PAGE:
How can you tell how old a trailer tire is?
How do I determine the age of my trailer tires? Every tire has a date code stamped on the sidewall, which is the date the tire was manufactured. The date code is usually at the end of the DOT I.D. and is a 4 digit number. The first two numbers indicate the week (out of 52) and the last two digits indicate the year.
Why do my trailer tires keep going flat?
Keep ’em moving — A parked trailer means the tires are bearing the weight in the same position on the tire for a long period of time. This can result in “flat spots” on a tire.
How many years can you use RV tires?
The common rule of thumb for changing your RV tires is anywhere between three and six years. If you are on the road often, and you think your tires need to be changed, then it may not be possible to last as long as six years.
Can I change the size of my trailer tires?
You can add larger wheels and tires to a trailer as long as you have enough room for the larger size. Larger tires will typically have a higher weight rating. Tires with a higher weight rating will not increase the load carrying capacity of the trailer, so you will still be limited to the weight capacity of the axle.
What does PSI do you fill your trailer tires to?
My trailer has a sticker near the tongue that states 50 psi and my tires state 50 psi. I don’t believe trucks/cars have the same rules regarding tire inflation. My bass boat trailer is always near the max load, my truck is not. Nothing burns like the cold. What is a chalk test?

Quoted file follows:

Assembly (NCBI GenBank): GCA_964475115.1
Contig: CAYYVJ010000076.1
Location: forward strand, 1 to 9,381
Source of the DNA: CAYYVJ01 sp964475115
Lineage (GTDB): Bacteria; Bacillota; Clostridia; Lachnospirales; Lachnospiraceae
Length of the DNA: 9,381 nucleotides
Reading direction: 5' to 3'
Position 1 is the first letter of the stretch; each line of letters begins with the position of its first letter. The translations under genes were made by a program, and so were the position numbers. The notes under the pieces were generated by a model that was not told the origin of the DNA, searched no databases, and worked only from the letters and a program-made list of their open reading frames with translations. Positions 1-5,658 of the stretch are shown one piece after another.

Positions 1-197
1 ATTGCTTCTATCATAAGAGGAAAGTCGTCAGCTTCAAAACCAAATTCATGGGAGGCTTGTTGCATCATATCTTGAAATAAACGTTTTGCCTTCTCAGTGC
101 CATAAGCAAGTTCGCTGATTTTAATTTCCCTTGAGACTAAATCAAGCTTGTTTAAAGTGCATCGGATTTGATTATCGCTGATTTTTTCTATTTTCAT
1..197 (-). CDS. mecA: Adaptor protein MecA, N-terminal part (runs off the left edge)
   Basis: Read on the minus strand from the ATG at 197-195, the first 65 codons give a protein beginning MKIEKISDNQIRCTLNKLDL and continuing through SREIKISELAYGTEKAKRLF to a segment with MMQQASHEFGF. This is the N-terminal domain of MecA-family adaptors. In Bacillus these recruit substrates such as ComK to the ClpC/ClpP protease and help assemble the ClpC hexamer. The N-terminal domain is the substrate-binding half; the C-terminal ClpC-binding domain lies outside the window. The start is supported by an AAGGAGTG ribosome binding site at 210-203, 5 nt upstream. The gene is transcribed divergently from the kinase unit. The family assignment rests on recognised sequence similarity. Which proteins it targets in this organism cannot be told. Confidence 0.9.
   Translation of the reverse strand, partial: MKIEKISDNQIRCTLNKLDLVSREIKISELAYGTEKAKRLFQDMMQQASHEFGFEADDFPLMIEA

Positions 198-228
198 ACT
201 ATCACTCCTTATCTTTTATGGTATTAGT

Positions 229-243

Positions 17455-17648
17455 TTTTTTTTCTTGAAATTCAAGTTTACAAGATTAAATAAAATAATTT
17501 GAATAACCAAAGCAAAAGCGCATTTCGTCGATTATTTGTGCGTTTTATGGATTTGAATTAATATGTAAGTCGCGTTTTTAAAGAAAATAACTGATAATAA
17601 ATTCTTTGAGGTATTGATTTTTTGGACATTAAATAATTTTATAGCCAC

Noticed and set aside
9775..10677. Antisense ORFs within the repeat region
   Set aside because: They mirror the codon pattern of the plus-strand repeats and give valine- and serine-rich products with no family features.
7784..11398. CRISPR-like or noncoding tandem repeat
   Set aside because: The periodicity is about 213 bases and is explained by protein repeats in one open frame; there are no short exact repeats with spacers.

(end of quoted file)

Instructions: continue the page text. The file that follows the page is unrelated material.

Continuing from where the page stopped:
What kind of tires do you put on a trailer?
It had load range C tires on it with a 50 PSI. It also says that on the trailer itself (Sticker with weight ratings, etc.). The trailer now has tires on it that are load range D saying “inflate to 65 PSI for max load” on the tires. We never fully load the trailer with gear.
What should the PSI be on boat tires?
Most trailer tires for boats are rated at 60 mph, max, and that would be at max recommended psi. Under inflation will build up heat, an enemy of the tire. Over inflation risks cord/belt failure.
What causes feathered wear on a trailer tire?
Feathered wear: Feathered wear occurs on half of your trailer tire and is the product of unbalanced toe alignment. Too much toe in or out will put stress on half the tire and leave it looking worse for the wear, while the other half looks close to brand new—it’s easily resolved with a proper alignment.